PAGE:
Bess of Hardwick and the Building of Elizabethan England
In this lively and thoroughly-researched literary history, Bess of Hardwick shines as a social climber and passionate Elizabethan builder -- an irresistible heroine and a devoted hustler
The remarkable story of Bess of Hardwick, her ascent through Elizabethan society and the houses she built that shaped British architectural history.
Born in 1521, Bess of Hardwick, businesswoman, money-lender and property tycoon, lived an astonishing eighty-seven years. Through canny choices, four husbands and a will of steel she rose from country squire’s daughter to Dowager Countess, establishing herself as one of the richest and most powerful women in England, second only to Queen Elizabeth.
Bess forged her way not merely by judicious marriage, but by shrewd exploitation of whatever assets each marriage brought. At a time when women were legally and financially subordinate to their husbands, Bess succeeded in manipulating hers to her own and her children’s advantage, accumulating great riches and estates in the process. Wealth took concrete form in her passion for building and she oversaw every stage of the construction of her four country houses: Chatsworth, Hardwick Old Hall, Hardwick New Hall and Owlcotes. Hardwick New Hall, her sole surviving building, is stamped all over with Bess’s identity and her initials: it stands as a celebration of one woman’s triumphant progress through Elizabethan England.
In Devices and Desires, Kate Hubbard examines Bess’s life as a builder within the context of the male-dominated Elizabethan architectural world. This new biography traces the creation of Hardwick and Bess’s lost houses, as well as estates such as Longleat, Holdenby and Theobalds, all known to and coveted by Bess. Throughout, it seeks to locate Bess within Hardwick, her greatest achievement and her lasting monument.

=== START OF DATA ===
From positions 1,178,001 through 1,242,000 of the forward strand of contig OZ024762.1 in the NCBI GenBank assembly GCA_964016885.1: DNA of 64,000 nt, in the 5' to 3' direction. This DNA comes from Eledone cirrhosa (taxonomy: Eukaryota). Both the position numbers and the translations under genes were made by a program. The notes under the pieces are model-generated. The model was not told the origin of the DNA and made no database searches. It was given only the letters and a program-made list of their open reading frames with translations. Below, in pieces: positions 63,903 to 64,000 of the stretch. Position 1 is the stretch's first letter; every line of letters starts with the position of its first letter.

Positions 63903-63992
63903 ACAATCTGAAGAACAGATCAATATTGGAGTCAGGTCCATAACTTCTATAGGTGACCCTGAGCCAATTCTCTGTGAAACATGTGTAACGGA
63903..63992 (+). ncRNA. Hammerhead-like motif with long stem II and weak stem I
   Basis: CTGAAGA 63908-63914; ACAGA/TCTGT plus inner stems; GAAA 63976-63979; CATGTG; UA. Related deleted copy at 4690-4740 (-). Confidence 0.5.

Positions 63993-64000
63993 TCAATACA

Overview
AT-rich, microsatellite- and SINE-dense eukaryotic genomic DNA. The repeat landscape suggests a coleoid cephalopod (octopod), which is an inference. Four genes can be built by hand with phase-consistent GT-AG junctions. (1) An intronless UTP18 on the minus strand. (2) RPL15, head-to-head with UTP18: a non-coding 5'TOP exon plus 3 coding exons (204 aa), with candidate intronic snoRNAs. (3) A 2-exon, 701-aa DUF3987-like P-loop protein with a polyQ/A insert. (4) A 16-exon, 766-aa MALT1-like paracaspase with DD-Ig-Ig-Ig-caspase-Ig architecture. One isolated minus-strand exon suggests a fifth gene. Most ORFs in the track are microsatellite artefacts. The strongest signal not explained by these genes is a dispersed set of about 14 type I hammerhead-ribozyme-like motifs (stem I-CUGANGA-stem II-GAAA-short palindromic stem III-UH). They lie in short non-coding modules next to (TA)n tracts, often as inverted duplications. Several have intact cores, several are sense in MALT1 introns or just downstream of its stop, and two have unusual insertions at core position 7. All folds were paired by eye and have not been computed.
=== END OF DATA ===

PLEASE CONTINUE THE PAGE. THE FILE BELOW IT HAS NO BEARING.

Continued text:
“It's high time for a new biography of this extraordinary woman, who was a cross between Chaucer's Wife of Bath and Thackeray's Becky Sharp... Devices and Desires is fluently written and full of vivid colour and detail... This book will take its place rightly as the definitive biography of Bess of Hardwick”
Roy Strong, Country Life
“Part biography and part building history, considering along the way the erection of Elizabethan prodigy houses, such as Longleat, Theobalds, Wollaton, and, above all, Bess's Hardwick New Hall. It is in here that we can still see Bess's wit, ambition, creativity and vast wealth... Meticulous... A work of considerable scholarship”
Suzannah Lipscomb, The Spectator
“Carefully researched and smartly written... The story of building in the 16th century is an elegant way into the ambitions and preoccupations of Bess's world.... The book's true stars are the buildings and one is grateful to its author for reminding us how wonderful they were”
Nicola Shulman, The Oldie
“A dynamic portrait of Bess's life... Hubbard makes creative use of often-overlooked sources, such as lists of purchases, to flesh out Bess's daily life and surroundings, and how she sought to shape both. The fascinating relationship between Bess's biography and her building projects is also brought to the fore. Bess of Hardwick emerges from Devices and Desires as a fascinating and influential woman”
Joanne Paul, BBC History Magazine
“An enjoyable retelling of Bess’s long and remarkable life…and her astonishing impulse to build”
Richard Hopton, Country & Town House
“A fascinating portrait of the second most powerful female character in Elizabethan England, and a wonderfully detailed account of the making of its historic houses”
Rebecca Fraser, author of The Mayflower Generation
“Excellent. The approach taken is innovative, taking the reader back into the world of Bess of Hardwick, who was arguably the Elizabethan period's greatest builder. Kate Hubbard clearly sets Bess and her building works in the context of the period and her peers, providing the most nuanced account of her life to date”
Elizabeth Norton, author of The Lives of Tudor Women
“A compelling study… Hubbard illuminates the creative process behind the construction of [Bess’s] architectural masterpieces”
Anne Somerset, Literary Review
“[A] vivid biography”